Picking up with the notions of Neutrality and having zero opinions regarding our elders’ actions and attitudes, let me make sure to also express my gratitude to coach, Martha Beck of O magazine for her July 2011 column, called “I Don’t Care”.
When speaking of “detached attachment”, Beck makes the critical point that caring – with its shades of sadness, fear and insistence – is not love.
Yes, to care for someone can mean to adore them, feed them and tend their wounds. But care can also signify sorrow, as in “bowed down by cares” (e.g. anxiety).
Love without caring
Beck adds that when care appears, unconditional love often vanishes.
Her notion is that real healing and real love come from people who are both totally committed to helping and still able to emotionally detach. It’s not an easy balance to strike.
I can attest to that dilemma personally and on more than one occasion!
As my father’s situation commensurately declined, so too did loving detachment become an increasing struggle. For, I absolutely grew opinions about what should be done for him. And, I was very attached to them!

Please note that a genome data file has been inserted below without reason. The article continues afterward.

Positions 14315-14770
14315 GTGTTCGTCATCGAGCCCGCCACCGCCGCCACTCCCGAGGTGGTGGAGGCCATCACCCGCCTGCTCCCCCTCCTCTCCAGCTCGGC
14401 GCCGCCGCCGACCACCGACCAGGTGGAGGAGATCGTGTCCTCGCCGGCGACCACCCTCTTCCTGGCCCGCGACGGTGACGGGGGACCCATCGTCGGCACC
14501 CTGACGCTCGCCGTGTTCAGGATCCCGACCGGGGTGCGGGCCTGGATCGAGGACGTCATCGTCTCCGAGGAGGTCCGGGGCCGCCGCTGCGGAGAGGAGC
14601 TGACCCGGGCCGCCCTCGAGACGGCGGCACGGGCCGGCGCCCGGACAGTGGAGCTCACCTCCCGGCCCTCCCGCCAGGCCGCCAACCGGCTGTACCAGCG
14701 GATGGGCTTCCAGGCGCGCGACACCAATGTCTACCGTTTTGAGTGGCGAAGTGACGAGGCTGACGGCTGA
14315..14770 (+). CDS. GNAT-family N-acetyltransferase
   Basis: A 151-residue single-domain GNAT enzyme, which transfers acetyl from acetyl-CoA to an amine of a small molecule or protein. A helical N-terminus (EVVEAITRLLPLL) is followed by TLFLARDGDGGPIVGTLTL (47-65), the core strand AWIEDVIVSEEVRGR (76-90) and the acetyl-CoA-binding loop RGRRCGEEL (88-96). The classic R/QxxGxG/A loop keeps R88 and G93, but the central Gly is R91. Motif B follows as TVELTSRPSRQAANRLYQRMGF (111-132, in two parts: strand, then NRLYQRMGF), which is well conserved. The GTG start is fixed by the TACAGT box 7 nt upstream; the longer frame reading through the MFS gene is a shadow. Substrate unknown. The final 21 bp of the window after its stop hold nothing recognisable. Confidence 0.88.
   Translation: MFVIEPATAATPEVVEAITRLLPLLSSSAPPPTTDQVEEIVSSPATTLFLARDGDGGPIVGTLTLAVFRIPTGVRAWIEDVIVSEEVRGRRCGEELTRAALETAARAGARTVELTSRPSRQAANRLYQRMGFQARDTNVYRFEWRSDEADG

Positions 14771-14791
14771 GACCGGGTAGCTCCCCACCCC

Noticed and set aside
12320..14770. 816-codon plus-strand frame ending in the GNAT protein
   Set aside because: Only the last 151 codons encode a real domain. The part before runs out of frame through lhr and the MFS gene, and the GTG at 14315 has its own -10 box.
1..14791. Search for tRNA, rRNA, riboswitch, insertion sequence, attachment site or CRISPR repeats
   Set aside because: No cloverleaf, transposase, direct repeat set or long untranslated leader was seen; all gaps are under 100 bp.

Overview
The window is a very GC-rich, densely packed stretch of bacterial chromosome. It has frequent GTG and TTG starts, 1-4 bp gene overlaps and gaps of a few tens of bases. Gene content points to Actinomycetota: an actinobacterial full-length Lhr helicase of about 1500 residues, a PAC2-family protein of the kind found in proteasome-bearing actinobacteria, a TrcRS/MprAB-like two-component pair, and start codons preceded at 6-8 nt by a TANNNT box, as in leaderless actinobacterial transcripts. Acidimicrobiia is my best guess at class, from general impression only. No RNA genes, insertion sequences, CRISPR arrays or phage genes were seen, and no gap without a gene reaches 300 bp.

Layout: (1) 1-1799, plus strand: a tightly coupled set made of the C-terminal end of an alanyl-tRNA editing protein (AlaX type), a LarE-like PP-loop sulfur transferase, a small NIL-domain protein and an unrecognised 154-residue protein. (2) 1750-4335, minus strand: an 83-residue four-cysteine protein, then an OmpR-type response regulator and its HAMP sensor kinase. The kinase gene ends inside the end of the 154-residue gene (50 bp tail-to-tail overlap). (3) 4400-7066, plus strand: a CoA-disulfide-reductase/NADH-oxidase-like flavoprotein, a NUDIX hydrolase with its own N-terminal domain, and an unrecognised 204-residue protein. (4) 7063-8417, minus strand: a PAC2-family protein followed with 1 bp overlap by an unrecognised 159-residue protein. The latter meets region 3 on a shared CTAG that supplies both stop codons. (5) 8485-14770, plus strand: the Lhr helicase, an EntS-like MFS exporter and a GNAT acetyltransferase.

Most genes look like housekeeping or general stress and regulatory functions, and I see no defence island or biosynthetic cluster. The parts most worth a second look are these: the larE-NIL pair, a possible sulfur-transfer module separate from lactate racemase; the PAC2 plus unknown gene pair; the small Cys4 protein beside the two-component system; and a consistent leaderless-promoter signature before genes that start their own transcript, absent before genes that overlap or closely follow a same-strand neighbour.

You can lead a horse to water…
Remember, we adult “children” can get pretty certain about knowing exactly what’s called for in our parents’ “care and feeding”. If they’d just listen to us…everything would work out fine!
Do you notice anything about this dynamic? It’s called role reversal!
Is it possible we sound precisely like our folks when they knew ‘best’ in the face of our teenage rebellions? How willing were we to listen to their wise counsel during that life chapter? Not so much!
…How can you let go of wanting to make him drink?
Those of you who are parents may find the best comparison in the process of guiding your children’s upbringing while simultaneously giving them freedom to follow their own pathway. You know ‘better’ but they may not ‘get it’ until they learn the hard way.
For my part, I found Grace taught me to offer ideas without attachment to outcomes. I simply “put it out there” and then let go when my father inevitably (as often as not) rejected them.
More on that subject later.
For now, consider how you can temper your resolve by not forcing your recommendations down parental throats.